7.6 – Other Writing Tips

Transcript

Writing Tips

(1) Structured, (2) only one issue per paragraph, (3) IRAC as far as possible, (4) state rule correctly, (5) separate hard and easy issues

Let's talk about how to actually write this exam answer. You've got your outline. I also hinted at how I thought you should do that in the previous lesson, which is to start with some kind of introduction paragraph. It's an introduction paragraph that lays out what the structure of your answer is going to be, the order in which you're going to address things, and, ideally, the actual conclusions that you reach.

You might say, "There's two issues. One of them, there's a very good case for the defendant, and the other, there's a weak case," or whatever. You basically identify the issues and you explain your legal conclusions. That's going to give the reader a lot of confidence that you really know where you're going, and you're not just typing wildly without a clue. That's the first paragraph.

Then you're going to have a series of other paragraphs that are going to make up your exam answer. Then, ideally, a conclusion at the very end that just sums everything up quickly. If you're really, really short on time, that's obviously the first thing that should go because, in a perfect world, you have hit all your points by then, but that would be a nice bonus.

Then, for each paragraph, how do you structure that? Well, it's going to really depend, but I would say, at a minimum, only one issue per full paragraph. Some issues are going to take more paragraphs than one, some issues you can deal with in just one paragraph. For each paragraph, I would say start off with a topic sentence that really makes clear to the reader what this paragraph is going to be about.

You might say, "The first issue is whether the defendant will be found guilty of Section 716 under a common law approach." That's one way to do it, that's what we call the issue IRAC approach, where you'd say that, then you would state a rule. You'd state, "Under the common law," and state a rule, then you would apply it. Maybe that application would be a sentence, maybe it would be two paragraphs, and then you would restate your conclusion in one sentence.

I think an even more effective way to write, though, is not just to tee up the issue by saying the first issue, by saying actually what your conclusion is. You might say, "First, under a common law approach, the defendant is likely or unlikely to be found guilty of Section 716," depending, as the case may be, depending on your conclusion. Then you would state your legal rule, you would distill that from the cases you've read, from material you've studied and so forth, state a clear rule, state it in its own sentence.

You're doing that because, as the professor, that's on my rubric. I want to know, do you actually know the legal rule? If you just jump into applying the law before ever stating the rule, you're not showing your work, and I don't necessarily know for certain that you actually know the legal rule. You do that and then you start applying. That application could be very simple. It could be a simple sentence where you just say one thing and it's clear, from that sentence, how the rule applies to your case, or it could be much more complicated.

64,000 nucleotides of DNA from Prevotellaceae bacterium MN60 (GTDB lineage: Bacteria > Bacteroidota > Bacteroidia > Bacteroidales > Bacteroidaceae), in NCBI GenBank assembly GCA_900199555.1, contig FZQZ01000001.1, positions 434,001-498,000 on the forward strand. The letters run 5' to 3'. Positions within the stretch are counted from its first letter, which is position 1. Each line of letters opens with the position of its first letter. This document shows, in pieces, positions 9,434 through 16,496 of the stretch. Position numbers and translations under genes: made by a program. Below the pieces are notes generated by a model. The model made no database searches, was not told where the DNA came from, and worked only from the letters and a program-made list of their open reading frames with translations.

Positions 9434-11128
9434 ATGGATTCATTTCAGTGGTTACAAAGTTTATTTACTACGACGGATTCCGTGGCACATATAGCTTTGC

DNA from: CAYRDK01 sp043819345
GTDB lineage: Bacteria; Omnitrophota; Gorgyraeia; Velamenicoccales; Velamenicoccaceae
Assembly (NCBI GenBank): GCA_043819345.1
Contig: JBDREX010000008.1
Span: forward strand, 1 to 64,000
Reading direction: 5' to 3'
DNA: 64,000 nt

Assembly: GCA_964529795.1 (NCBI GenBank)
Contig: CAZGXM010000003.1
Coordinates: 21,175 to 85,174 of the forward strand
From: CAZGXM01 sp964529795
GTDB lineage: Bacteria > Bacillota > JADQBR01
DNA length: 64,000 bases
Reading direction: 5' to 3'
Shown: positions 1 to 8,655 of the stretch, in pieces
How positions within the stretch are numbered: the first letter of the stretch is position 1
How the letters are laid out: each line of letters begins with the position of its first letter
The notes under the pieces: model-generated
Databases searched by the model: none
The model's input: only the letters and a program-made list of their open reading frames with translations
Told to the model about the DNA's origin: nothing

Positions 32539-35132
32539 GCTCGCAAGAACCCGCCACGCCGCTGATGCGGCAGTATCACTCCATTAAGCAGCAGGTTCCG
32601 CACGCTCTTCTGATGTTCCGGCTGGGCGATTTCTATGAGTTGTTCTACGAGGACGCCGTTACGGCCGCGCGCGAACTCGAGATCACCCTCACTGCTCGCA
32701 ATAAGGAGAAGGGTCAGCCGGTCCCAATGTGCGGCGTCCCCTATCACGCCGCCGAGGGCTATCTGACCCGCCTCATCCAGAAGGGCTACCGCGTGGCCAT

If it's much more complicated, then we're going to actually have to pack it into perhaps multiple paragraphs rather than one sentence. That really brings me to what I think of as my next point, which is really important, which is that a good exam answer is going to figure out how to separate hard questions from easy ones. A well-written exam question has been designed to include both hard and easy legal questions, or at least both complicated and simple legal questions.

Maybe they're all somewhat hard, but some can be applied a little bit more quickly. Let's look back at this exam question. Here, as this is written, the first question, the first count really, Section 716 was designed to be a much harder question than the second one in the sense that the first one is really designed to tee up these issues of willful blindness, require you to dig pretty deep into the Jewell case and some of the reasoning there to try to figure out what the rule should be as it applies to this case.

Honestly, it was written to leave you with enough room that you could argue both sides of the question. I was going to be more interested in just how you approach the question rather than the particular conclusion that you reached. Now, the second question, again, there's two subparts to the second count, Section 731[b], there's two things there. One is common law and the other is the Model Penal Code.

The Model Penal Code aspect of that was supposed to be quite easy because under the Model Penal Code, there are very clear rules for statutory interpretation. If a statute does not contain a clear mental state or culpability provision, there's a default rule that you should assume, a minimum of recklessness. In this case, there's at least a pretty good argument that the defendant was not reckless with respect to the particular fact in question, with respect to the possession of methamphetamine.